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About this book

This book provides a comprehensive overview of statistical descriptions of turbulent flows. Its main objectives are to point out why ordinary perturbative treatments of the Navier–Stokes equation have been rather futile, and to present recent advances in non-perturbative treatments, e.g., the instanton method and a stochastic interpretation of turbulent energy transfer. After a brief introduction to the basic equations of turbulent fluid motion, the book outlines a probabilistic treatment of the Navier–Stokes equation and chiefly focuses on the emergence of a multi-point hierarchy and the notion of the closure problem of turbulence. Furthermore, empirically observed multiscaling features and their impact on possible closure methods are discussed, and each is put into the context of its original field of use, e.g., the renormalization group method is addressed in relation to the theory of critical phenomena. The intended readership consists of physicists and engineers who want to get acquainted with the prevalent concepts and methods in this research area.

Table of Contents

Frontmatter

1. Introduction

Abstract
The physics of turbulence is a fascinating but at the same time inherently complex branch of classical physics. Although the underlying equations, i.e., the Navier-Stokes equations are known for nearly two centuries, we have yet to identify probabilistic methods that would allow for an accurate description of the spatio-temporal complexity exhibited by its velocity field fluctuations  [1].
Jan Friedrich

2. Basic Properties of Hydrodynamic Turbulence

Abstract
This introductory chapter will give an overview of basic hydrodynamic equations and the difficulties they present in the realm of fully developed turbulence. Furthermore, important quantities such as the Reynolds number or the local energy dissipation rate will be introduced.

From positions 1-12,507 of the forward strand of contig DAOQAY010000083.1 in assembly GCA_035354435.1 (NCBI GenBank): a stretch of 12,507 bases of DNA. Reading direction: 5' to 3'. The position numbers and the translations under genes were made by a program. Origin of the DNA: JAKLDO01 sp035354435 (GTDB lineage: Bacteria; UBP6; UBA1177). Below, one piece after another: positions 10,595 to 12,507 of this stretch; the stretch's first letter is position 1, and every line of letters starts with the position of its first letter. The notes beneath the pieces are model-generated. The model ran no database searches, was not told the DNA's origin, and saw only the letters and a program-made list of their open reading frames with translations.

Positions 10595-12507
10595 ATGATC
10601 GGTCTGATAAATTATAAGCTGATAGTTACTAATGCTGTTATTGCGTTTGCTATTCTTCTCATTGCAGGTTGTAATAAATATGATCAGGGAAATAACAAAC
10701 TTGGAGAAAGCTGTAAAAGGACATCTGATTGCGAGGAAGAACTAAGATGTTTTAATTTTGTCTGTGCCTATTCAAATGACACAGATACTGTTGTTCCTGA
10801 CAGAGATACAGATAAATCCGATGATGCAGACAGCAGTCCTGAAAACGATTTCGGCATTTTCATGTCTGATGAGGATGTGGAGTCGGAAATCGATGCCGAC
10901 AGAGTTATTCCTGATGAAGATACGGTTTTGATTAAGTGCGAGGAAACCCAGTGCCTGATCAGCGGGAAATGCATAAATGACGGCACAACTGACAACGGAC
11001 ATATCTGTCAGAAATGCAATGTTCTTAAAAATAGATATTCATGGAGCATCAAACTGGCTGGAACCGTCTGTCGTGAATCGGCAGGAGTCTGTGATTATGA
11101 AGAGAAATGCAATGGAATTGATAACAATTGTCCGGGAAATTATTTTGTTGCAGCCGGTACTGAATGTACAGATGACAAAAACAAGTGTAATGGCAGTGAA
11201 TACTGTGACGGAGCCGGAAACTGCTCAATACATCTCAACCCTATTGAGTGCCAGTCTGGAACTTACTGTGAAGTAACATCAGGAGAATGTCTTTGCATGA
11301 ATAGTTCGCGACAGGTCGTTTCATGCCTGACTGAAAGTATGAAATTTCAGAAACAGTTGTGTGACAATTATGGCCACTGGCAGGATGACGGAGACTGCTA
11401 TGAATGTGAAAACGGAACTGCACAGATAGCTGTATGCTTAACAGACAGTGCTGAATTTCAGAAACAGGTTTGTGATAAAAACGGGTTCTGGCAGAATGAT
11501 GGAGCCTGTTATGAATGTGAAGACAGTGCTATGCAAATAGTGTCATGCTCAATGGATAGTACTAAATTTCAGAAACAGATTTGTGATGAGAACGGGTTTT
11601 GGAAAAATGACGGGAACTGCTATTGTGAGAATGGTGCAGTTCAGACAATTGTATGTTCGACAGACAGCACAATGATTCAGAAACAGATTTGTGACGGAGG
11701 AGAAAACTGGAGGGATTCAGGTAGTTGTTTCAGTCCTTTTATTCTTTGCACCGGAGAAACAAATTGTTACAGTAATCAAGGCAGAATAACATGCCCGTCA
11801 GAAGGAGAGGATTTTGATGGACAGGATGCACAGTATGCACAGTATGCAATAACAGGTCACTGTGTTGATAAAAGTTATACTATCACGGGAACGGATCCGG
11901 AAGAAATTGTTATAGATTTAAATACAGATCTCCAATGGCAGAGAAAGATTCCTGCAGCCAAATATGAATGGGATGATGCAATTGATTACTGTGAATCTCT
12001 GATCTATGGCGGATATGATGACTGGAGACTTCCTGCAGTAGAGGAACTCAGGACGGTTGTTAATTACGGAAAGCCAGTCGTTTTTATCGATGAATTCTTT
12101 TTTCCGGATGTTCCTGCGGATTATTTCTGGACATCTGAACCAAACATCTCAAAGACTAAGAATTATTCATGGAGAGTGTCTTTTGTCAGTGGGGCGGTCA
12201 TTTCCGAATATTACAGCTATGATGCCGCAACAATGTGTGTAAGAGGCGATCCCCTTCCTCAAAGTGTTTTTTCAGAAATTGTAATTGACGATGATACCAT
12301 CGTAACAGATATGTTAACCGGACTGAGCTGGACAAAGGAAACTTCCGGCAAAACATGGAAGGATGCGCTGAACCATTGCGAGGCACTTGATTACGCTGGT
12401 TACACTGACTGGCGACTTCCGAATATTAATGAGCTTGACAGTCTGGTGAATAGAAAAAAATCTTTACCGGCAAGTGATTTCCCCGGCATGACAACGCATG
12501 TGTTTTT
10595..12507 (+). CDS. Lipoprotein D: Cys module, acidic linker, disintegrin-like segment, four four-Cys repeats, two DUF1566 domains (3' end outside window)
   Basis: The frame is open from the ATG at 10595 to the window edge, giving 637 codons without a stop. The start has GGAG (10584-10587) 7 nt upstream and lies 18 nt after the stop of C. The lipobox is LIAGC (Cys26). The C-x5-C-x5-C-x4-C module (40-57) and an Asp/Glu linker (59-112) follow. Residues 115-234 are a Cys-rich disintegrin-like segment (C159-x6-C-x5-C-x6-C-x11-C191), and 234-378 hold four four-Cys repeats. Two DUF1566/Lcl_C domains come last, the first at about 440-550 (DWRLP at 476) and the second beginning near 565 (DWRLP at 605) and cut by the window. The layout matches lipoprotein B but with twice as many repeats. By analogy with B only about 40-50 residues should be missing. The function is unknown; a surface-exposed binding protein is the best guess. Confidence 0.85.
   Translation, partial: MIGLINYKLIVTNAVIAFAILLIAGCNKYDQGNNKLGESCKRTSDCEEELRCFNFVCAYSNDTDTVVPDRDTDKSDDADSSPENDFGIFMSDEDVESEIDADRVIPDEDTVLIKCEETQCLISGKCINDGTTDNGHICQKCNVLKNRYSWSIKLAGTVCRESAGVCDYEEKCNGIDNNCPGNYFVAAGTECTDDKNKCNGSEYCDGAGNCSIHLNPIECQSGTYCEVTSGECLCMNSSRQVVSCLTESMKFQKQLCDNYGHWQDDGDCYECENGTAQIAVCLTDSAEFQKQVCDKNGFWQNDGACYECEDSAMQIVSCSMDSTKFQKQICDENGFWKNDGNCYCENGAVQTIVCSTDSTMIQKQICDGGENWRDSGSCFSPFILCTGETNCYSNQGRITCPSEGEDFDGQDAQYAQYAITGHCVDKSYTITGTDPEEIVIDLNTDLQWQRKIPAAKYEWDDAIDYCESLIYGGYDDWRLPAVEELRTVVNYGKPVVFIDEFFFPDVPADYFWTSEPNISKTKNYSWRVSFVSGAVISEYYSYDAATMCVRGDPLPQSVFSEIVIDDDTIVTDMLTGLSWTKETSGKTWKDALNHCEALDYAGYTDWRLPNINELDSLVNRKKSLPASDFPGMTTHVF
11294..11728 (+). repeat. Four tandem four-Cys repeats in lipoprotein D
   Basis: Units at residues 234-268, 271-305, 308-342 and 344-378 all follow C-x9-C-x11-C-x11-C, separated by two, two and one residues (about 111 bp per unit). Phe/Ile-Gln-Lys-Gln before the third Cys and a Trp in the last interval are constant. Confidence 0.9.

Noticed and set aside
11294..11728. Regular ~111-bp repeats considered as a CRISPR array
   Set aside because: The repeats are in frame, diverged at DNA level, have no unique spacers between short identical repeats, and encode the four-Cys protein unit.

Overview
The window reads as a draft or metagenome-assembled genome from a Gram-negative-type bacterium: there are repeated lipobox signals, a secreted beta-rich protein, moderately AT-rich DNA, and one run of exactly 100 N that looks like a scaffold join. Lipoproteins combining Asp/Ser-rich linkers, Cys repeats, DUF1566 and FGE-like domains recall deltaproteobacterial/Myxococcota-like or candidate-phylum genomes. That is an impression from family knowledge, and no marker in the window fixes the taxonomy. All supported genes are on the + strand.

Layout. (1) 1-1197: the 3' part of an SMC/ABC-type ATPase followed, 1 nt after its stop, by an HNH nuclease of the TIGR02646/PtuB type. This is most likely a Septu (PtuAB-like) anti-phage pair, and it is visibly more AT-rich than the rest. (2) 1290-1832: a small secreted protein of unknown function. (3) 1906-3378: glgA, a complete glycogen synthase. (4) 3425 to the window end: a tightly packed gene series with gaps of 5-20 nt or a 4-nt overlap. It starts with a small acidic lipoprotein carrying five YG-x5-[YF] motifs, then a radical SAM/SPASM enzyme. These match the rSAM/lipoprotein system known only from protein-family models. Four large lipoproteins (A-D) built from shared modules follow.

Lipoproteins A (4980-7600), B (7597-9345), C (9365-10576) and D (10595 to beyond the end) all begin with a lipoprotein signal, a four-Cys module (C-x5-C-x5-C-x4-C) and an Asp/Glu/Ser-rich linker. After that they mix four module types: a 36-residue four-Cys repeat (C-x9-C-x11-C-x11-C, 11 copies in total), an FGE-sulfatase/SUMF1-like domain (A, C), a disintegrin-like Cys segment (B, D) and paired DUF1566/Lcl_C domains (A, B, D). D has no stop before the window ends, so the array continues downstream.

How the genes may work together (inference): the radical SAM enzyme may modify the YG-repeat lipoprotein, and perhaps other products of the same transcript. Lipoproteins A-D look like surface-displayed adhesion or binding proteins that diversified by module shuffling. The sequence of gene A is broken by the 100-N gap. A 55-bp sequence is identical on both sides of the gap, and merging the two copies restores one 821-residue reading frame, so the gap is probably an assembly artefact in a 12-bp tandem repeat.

Jan Friedrich

3. Statistical Formulation of the Problem of Turbulence

Abstract
Chapter 2 already highlighted the fact that a turbulent flow is a mechanical nonlinear system with a very large number of degrees of freedom, which can be estimated as a function of the Reynolds number according to \(\text {Re}^{9/4}\). Therefore, in contrast to laminar fluid motion where only a few degrees of freedom are excited [1], it is nearly impossible to describe individual time variations of all generalized coordinates (velocity \(\mathbf{u}\), pressure p, or temperature T) in a fully developed turbulent flow accurately. It is thus suggested to consider only ensembles of these generalized coordinates. Accordingly, successful approaches to hydrodynamic turbulence have to involve a treatment of the deterministic equations of fluid mechanics via statistical and stochastic methods.
Jan Friedrich

4. Overview of Closure Methods for the Closure Problem of Turbulence

Abstract
In the preceding chapter, we introduced a statistical formulation of hydrodynamic turbulence. An inherent difficulty in both the moment formulation in Sect. 3.​3 and the formulation via kinetic equations in Sect. 3.​4 is the hierarchical character of the corresponding system of equations. The latter can be considered as a signature of the spatio-temporal complexity that is inherent in turbulent systems. Despite the fact that moment and kinetic approach differ in the way the hierarchy of equations arises, they share the property that equations of statistical quantities of order n involve unclosed terms of order \(n+1\). Hence, in both approaches, we are faced with the amply defined closure problem of turbulence.
Jan Friedrich

5. Non-Perturbative Methods

Abstract
The previous chapter highlighted the limitations of perturbative treatments of the Navier-Stokes equation such as the quasi-normal approximation and the renormalization or renormalization group method. It was found that nonlinearities are too strong to be grasped in a perturbative sense as perturbation expansions are set up in terms of powers of the Reynolds number.
Jan Friedrich

6. Outlook

Abstract
The longstanding problem of turbulence still awaits a thorough and complete understanding of the equations that govern turbulent fluid motion. As it has been stressed throughout this monograph, the overwhelmingly complex spatio-temporal organization of turbulent flows requires a comprehensive statistical treatment of the Navier-Stokes equation.
Jan Friedrich

Backmatter

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